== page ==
Clinical relevance should be considered when selecting cut-off scores for depression diagnosis in multimorbid patients. Previous research suggests that whilst GPs miss mild cases of depression in the general practice population, the likelihood of being diagnosed with depression increases with severity . Failure to detect mild depression may not affect prognosis, as less severe depression has been found to resolve without detection or intervention in otherwise healthy adults . This assurance cannot, however, be generalised to multimorbid patients. In contrast to Thompson et al.’s 2001 findings, the current study found that sixty-five percent of all patients who scored as severely depressed using the GDS had not been diagnosed with depression, suggesting that severe depression may present differently in older patients with multiple chronic conditions.
Whilst many patients reporting severe depressive symptoms have been neither diagnosed with depression nor prescribed medication, a large proportion of patients without depression diagnosis are taking antidepressants. This may in part be attributable to the prescribing of tricyclic antidepressants (TCAs) for a range of different complaints; the prescription of selective serotonin reuptake inhibitors (SSRIs) to 33.9% of patients with no history of depression, however, raises questions about medication practices in this population, as SSRIs are usually used only for depression or anxiety. Future exploration of antidepressant prescribing practices in the multimorbid population would be valuable, particularly as patients with severe depressive symptoms remain untreated.
It is noteworthy that almost one third of patients attending the clinic were excluded from the present analyses because they were under 65 years of age (32.5%). Whilst validated in older populations, no studies have examined the applicability of the GDS to patients under 65. As no age classification has been applied to the term “geriatric” it may be appropriate to consider it a description of an individual’s health status and physical function, and examine the applicability of the GDS in younger multimorbid patients. Additionally, with most studies of multimorbidity restricted to participants aged 65 and older, the large percentage of younger multimorbid patients excluded suggests that a substantial proportion of the multimorbid population is being overlooked. This supports previous findings that multimorbidity affects adults of all ages [2,25], and suggests that future multimorbidity research should include younger multimorbid patients.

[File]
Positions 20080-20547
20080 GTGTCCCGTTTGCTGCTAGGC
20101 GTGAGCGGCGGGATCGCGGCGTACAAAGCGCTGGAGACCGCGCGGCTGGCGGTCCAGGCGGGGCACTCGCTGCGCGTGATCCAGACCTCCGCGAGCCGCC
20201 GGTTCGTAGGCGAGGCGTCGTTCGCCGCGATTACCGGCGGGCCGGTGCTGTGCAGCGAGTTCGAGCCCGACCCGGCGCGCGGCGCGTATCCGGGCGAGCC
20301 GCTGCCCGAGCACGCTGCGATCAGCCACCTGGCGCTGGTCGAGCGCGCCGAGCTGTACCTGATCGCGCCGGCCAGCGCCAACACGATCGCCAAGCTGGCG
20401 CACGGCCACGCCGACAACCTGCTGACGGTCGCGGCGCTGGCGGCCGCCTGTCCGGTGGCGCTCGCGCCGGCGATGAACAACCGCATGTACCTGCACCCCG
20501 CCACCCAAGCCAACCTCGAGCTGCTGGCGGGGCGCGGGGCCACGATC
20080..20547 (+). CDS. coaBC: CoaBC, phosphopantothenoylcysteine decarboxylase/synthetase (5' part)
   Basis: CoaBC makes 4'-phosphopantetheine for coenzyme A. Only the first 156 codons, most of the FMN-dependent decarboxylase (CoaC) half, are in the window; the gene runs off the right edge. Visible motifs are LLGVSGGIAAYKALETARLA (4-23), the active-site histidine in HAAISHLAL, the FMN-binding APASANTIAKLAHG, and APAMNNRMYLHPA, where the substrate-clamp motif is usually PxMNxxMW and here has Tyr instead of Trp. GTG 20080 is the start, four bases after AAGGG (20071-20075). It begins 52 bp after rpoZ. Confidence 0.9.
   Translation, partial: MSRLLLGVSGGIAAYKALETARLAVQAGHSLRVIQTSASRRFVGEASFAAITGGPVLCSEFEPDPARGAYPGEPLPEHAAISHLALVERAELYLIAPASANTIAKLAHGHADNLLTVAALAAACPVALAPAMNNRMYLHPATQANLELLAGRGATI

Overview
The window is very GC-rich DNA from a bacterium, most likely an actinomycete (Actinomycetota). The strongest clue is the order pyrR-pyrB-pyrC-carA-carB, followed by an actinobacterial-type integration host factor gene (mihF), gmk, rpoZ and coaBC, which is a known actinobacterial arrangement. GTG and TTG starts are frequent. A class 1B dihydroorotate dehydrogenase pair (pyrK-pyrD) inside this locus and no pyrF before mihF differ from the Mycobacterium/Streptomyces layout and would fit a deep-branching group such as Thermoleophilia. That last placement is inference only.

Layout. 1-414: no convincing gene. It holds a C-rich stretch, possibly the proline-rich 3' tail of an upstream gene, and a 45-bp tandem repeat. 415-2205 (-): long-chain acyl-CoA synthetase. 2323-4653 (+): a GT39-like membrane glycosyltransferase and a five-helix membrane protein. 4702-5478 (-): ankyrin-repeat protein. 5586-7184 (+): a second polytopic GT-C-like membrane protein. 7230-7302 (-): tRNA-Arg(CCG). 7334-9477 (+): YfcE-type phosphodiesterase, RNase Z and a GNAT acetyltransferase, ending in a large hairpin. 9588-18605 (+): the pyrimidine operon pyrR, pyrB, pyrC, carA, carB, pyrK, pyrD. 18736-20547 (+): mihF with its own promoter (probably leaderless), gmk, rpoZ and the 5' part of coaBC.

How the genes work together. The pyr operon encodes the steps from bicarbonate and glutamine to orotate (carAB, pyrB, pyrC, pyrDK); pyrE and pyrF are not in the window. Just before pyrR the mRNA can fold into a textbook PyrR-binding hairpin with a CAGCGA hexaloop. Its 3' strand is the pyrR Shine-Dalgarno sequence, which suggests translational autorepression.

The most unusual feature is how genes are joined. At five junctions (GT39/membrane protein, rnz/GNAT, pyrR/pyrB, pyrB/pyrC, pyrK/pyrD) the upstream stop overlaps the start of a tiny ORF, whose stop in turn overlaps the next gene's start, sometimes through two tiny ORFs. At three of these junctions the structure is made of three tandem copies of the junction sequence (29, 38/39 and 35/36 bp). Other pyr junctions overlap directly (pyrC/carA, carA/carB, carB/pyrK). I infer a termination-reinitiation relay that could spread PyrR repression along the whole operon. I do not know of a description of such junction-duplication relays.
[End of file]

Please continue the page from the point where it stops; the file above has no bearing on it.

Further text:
Depression is not diagnosed at the multidisciplinary clinic; consequently, inclusion of a diagnosis of depression in the clinic database was reliant on referral letters. Neither the recency, nor the source (general practitioner, psychiatrist), nor the method (screening questionnaire, clinical judgement or interview) of depression diagnosis were documented, making differentiation between historical and current depression, or single depressive episodes and chronic recurrent depression, impossible. There may be inconsistencies both in diagnostic definition and criteria, as the diagnostic label does not capture the breadth of depression experience and severity across the patient group. Future research exploring the experiences of depression diagnosis amongst multimorbid patients is necessary to shed light on the diagnostic process in this population.
This study revealed that depressive symptoms may not be recognised in this population, as although nearly half of patients with multiple chronic conditions treated at a multi-disciplinary outpatient clinic screened positive for depressive symptoms using the Geriatric Depression Scale (GDS), the rate of doctor-diagnosed depression was only slightly higher than the community average. The poor agreement between depression diagnosis and symptom severity suggests a high level of undiagnosed depression in this population, and inconsistent association of depression diagnosis with antidepressant prescription raises questions about prescription practices amongst multimorbid patients. Future research is needed to clarify the true prevalence of depressive symptoms in this complex and vulnerable population and barriers to screening and diagnosis in primary care.